Although there are many challenges that Tokyo must deal with, the U.S. has welcomed Japan’s active commitment to mediate the U.S.-Iranian conflict. What’s more, Tokyo’s decision not to participate in the U.S.-led maritime security initiative has alleviated the risk of a break down in friendly relations with Iran.

Why Iran is Significant to Japan?

Iran’s energy supply has played a critical role in Japan’s rapid economic development and even after the Islamic Revolution of 1979 Japan managed to maintain stable relations with the Iranian central government. Iran is home to the world’s fourth largest oil reserves, which are crucial for Japan since the country relies heavily on foreign energy imports. Tokyo heavily invested in a development project in the giant oil field in Azadegan but chose to withdraw from the lucrative scheme in 2010 due to U.S. pressure. Therefore, when the Joint Comprehensive Plan of Action (JCPOA) came into action Tokyo saw it as a positive way to further Japanese investments in Iran.

National Security Dimension of Iran: The North Korean Factor

The importance of Iran to Japan is not limited to the energy domain but also extends to military security issues. Since the Iran-Iraq War of the 1980s, Iran has allegedly collaborated with Japan’s principal adversary, North Korea.

Tehran’s ballistic missile systems, Shahab 1 and 2 (with a range of 300 and 500 respectively) and medium range Shahab 3 (with a range of 800-1000km), capable of delivering nuclear warheads, were reportedly variants of North Korea’s Scud B, C and Nodong-1 Although, there is no clear evidence to prove direct collaboration, the chief commander of the Islamic Revolutionary Guard Corps publicly acknowledged for the first time that Iran obtained North Korean missiles during the Iran-Iraq War. In fact, the Japanese government requested that Iran terminate all military collaboration with North Korea during a bilateral foreign ministers meetings in 2015. In the face of U.S. hard line measures against Iran, there is legitimate cause for concern for potential strategic collaboration in nuclear development and ballistic missiles between Tehran and Pyongyang.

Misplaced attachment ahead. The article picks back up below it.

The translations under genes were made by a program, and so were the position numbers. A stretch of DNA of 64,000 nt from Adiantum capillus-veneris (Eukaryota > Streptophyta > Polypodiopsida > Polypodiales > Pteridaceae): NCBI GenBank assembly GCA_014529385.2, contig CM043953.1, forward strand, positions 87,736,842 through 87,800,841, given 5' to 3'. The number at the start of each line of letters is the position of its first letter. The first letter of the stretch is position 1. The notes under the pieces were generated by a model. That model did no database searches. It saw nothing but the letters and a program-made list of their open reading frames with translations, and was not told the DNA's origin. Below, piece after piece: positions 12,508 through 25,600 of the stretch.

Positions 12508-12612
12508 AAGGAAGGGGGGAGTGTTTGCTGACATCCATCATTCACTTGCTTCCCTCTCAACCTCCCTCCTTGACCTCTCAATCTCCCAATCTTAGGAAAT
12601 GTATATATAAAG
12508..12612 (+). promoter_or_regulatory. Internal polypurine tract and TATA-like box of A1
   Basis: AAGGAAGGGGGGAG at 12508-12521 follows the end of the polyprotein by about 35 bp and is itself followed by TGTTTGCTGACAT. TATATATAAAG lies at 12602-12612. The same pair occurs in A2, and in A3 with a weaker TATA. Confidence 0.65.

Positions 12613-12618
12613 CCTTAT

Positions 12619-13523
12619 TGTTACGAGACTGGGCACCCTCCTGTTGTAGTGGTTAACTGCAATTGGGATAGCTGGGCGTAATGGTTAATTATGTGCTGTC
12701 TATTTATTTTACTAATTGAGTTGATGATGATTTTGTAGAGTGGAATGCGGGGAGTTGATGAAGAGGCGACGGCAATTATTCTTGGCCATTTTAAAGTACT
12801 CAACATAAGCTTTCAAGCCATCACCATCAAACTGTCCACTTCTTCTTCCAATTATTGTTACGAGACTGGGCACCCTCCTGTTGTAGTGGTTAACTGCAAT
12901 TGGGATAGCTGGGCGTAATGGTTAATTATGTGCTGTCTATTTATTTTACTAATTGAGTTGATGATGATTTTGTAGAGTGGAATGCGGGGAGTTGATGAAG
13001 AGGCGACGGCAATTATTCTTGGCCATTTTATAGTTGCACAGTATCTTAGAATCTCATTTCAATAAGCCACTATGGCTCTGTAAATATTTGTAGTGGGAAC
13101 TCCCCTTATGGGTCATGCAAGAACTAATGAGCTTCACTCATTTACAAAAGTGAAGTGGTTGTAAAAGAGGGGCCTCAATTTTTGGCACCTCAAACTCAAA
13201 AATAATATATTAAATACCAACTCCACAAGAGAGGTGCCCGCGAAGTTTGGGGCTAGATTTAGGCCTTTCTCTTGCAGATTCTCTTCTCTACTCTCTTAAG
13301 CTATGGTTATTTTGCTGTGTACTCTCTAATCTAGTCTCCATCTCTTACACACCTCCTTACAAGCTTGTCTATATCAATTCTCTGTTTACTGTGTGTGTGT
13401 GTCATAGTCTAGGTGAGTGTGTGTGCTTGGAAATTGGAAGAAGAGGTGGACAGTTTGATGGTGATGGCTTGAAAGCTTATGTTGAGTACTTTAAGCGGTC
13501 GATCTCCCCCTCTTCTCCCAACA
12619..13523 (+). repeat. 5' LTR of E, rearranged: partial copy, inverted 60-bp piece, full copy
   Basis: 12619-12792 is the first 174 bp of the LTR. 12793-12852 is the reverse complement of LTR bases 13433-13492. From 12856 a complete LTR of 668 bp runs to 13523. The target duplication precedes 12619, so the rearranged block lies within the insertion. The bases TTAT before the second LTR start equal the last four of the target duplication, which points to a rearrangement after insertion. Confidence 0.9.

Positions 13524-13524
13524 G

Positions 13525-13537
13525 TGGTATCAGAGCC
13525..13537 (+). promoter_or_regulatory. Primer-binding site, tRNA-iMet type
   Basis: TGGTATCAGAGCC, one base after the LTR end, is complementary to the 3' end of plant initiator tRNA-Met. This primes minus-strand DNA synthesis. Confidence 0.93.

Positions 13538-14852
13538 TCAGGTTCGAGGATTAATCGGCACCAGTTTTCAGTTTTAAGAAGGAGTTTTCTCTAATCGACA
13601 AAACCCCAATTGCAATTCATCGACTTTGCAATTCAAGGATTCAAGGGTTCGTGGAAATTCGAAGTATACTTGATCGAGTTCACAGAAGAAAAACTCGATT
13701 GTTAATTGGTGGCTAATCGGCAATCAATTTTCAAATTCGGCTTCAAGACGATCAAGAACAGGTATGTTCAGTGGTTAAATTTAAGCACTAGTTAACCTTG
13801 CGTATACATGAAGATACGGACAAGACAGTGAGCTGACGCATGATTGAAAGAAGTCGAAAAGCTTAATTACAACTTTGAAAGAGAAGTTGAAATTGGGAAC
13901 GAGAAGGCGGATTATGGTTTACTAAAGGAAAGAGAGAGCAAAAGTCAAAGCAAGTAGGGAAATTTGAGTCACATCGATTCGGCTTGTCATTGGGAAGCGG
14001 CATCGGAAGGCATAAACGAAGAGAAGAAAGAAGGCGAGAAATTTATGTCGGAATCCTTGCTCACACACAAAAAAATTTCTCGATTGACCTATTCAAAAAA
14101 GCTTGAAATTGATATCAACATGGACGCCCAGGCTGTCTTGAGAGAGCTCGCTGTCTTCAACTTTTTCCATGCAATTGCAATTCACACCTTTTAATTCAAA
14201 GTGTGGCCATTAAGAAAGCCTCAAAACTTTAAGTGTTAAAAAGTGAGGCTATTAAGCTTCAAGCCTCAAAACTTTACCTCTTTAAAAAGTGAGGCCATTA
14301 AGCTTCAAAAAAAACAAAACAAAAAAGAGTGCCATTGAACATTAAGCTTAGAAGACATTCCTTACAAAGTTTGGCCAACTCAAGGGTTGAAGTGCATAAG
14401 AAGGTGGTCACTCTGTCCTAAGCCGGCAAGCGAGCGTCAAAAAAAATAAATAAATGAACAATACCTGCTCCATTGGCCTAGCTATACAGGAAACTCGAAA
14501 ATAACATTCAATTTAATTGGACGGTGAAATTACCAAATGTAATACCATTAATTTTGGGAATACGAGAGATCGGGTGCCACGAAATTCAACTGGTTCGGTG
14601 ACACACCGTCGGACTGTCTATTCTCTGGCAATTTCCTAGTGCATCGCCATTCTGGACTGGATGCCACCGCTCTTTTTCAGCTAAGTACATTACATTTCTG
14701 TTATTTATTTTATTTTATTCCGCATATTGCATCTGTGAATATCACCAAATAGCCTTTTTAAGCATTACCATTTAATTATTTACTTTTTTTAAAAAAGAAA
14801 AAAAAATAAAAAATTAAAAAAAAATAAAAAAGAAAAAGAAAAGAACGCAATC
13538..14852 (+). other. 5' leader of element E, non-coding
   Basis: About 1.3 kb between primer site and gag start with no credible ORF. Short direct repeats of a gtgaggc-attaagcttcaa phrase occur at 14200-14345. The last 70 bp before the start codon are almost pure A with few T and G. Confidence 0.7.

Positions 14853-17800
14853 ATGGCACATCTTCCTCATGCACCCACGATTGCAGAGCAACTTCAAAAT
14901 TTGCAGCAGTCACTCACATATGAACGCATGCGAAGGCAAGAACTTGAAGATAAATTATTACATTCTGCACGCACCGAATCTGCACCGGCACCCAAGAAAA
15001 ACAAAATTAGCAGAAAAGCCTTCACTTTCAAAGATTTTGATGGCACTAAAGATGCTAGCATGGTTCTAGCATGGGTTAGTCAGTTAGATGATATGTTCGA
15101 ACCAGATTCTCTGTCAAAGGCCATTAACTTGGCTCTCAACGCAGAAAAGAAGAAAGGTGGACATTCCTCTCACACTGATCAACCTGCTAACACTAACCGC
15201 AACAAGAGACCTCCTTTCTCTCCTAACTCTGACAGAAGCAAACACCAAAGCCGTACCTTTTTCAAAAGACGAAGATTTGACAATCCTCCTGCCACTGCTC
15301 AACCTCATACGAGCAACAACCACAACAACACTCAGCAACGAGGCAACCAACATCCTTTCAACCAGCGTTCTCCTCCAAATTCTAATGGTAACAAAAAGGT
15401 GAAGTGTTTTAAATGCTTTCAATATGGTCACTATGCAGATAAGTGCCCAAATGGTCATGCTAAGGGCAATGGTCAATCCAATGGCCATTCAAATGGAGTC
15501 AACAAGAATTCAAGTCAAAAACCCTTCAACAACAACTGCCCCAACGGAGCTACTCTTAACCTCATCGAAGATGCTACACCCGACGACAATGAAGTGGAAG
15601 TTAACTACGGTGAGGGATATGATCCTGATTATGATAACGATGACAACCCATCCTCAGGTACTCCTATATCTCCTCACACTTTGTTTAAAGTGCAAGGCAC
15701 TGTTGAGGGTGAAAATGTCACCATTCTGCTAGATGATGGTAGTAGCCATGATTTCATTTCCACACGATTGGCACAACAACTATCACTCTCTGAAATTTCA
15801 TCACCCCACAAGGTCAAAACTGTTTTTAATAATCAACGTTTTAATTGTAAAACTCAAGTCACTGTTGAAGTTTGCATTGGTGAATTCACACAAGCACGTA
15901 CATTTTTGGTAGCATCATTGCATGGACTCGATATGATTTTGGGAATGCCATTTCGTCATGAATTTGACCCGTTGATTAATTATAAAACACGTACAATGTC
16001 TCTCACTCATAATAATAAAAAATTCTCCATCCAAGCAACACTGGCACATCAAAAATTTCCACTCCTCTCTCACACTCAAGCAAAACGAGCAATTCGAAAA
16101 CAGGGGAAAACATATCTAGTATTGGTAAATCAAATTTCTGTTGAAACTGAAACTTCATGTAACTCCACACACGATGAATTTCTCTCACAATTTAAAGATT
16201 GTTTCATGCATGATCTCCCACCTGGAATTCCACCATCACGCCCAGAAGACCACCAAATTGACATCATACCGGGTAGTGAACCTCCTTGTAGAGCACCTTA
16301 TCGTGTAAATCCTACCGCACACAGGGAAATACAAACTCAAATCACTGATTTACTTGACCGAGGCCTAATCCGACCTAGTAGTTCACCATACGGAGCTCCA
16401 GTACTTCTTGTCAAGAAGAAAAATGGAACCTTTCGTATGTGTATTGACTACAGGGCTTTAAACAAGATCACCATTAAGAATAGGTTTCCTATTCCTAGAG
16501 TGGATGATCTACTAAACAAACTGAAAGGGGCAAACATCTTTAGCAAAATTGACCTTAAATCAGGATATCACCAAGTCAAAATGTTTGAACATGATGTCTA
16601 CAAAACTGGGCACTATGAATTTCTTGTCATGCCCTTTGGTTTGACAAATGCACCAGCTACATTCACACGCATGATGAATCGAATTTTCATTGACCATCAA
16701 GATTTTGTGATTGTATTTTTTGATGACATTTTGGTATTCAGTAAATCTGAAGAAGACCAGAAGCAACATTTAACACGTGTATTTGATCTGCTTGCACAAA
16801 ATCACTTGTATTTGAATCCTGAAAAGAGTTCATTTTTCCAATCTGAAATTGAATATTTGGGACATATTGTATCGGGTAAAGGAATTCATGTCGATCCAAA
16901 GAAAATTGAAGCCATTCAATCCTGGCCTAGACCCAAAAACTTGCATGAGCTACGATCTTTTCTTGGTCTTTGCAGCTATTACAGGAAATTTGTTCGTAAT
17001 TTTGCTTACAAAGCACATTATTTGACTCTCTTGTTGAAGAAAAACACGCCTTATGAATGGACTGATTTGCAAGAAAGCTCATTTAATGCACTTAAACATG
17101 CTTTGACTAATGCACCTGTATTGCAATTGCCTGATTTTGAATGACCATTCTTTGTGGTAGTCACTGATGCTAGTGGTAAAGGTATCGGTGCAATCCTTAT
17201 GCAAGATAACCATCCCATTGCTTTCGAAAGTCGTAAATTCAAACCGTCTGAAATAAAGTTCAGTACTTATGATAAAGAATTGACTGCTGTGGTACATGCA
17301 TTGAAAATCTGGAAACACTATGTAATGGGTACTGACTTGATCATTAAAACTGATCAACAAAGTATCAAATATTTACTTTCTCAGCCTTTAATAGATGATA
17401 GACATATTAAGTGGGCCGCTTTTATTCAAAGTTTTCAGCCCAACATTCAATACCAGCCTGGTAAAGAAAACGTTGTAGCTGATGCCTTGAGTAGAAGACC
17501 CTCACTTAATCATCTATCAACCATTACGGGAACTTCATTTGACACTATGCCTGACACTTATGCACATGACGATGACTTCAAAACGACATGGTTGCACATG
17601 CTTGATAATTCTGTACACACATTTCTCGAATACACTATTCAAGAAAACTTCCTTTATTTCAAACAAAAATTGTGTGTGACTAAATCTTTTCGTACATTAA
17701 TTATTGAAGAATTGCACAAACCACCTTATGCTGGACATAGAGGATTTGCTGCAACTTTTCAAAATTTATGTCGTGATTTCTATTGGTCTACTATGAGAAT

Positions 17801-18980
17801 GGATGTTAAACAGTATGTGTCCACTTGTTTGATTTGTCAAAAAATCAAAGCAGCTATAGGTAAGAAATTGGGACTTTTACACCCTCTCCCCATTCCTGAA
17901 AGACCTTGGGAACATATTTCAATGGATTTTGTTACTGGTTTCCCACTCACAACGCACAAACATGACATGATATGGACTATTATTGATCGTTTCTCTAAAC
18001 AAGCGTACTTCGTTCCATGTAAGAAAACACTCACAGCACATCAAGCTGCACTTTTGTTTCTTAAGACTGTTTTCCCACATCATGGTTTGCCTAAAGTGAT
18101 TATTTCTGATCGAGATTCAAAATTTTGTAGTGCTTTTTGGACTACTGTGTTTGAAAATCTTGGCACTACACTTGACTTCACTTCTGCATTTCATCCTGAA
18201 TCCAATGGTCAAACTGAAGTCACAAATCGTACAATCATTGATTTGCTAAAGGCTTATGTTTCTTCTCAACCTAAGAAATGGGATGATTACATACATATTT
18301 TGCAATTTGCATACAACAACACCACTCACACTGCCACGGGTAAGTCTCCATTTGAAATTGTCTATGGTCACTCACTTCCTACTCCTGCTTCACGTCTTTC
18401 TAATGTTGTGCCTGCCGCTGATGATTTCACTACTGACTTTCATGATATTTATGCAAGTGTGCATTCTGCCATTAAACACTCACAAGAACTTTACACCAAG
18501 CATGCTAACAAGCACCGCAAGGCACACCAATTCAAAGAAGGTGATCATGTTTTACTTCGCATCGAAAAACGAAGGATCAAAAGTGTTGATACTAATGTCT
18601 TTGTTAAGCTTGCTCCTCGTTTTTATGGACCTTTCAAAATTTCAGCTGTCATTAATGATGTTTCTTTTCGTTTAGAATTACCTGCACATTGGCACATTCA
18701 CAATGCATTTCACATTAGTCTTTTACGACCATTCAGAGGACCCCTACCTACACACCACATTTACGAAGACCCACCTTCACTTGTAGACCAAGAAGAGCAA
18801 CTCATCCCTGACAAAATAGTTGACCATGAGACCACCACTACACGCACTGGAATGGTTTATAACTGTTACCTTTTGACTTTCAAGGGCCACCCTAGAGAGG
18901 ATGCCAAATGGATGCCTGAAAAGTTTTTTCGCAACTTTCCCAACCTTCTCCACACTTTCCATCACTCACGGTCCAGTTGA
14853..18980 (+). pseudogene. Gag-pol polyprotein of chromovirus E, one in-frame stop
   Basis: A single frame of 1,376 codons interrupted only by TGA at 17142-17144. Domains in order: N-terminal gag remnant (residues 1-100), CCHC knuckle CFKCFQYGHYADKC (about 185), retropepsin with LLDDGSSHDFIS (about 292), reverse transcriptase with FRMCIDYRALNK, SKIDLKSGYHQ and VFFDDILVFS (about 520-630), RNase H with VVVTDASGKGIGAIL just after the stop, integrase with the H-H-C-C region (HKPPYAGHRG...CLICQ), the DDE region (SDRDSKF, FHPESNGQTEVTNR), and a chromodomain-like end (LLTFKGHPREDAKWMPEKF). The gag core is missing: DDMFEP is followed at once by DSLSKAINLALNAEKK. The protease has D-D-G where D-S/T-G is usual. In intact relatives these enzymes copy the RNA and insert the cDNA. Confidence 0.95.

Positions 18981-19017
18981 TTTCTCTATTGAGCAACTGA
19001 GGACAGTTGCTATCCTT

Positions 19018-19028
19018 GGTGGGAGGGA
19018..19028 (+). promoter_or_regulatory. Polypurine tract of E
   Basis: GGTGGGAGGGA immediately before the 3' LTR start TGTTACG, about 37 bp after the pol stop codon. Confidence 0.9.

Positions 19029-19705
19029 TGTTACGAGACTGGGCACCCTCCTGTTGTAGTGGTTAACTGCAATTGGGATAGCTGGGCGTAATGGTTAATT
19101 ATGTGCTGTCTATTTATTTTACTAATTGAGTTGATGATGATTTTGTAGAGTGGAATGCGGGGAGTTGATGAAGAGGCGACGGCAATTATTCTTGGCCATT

Japan’s Nightmare Scenario

Iran’s recent developments in drone technology pose a significant threat to Japan’s regional economic investments and perhaps even closer to home. Yemen’s Houthi rebels, allegedly backed by Iran, conducted drone strikes against Saudi Arabia’s key oil producing facility in Abqaiq and Khurais on September 14, 2019, which led to a 50 percent drop of Saudi’s oil production. Analysts are increasingly casting Iran as “becoming a drone superpower” and (though Tehran denied any role) the drone attack on Saudi Arabia was conducted with such pinpoint precision that even the U.S. advanced Patriot Air defense system failed to detect it. This demonstrates how rapidly Iran’s drone strike capability is advancing. Development in unmanned combat aerial vehicles (UCAVs) and proliferation of its technology to North Korea is a grave concern for Japan.

In terms of its long-term interests, Japan wishes to maintain its historic relations with Tehran while strengthening its alliance with the U.S. Moreover, Tokyo seeks to keep Iran and North Korea from forming any covert or even official cooperation. Easing U.S.-Iran tensions is a strategic necessity for Japan, as it views escalation of conflict in the Persian Gulf region as bringing only harm to Japan’s energy security as well increasing further military concerns both regionally and with North Korea.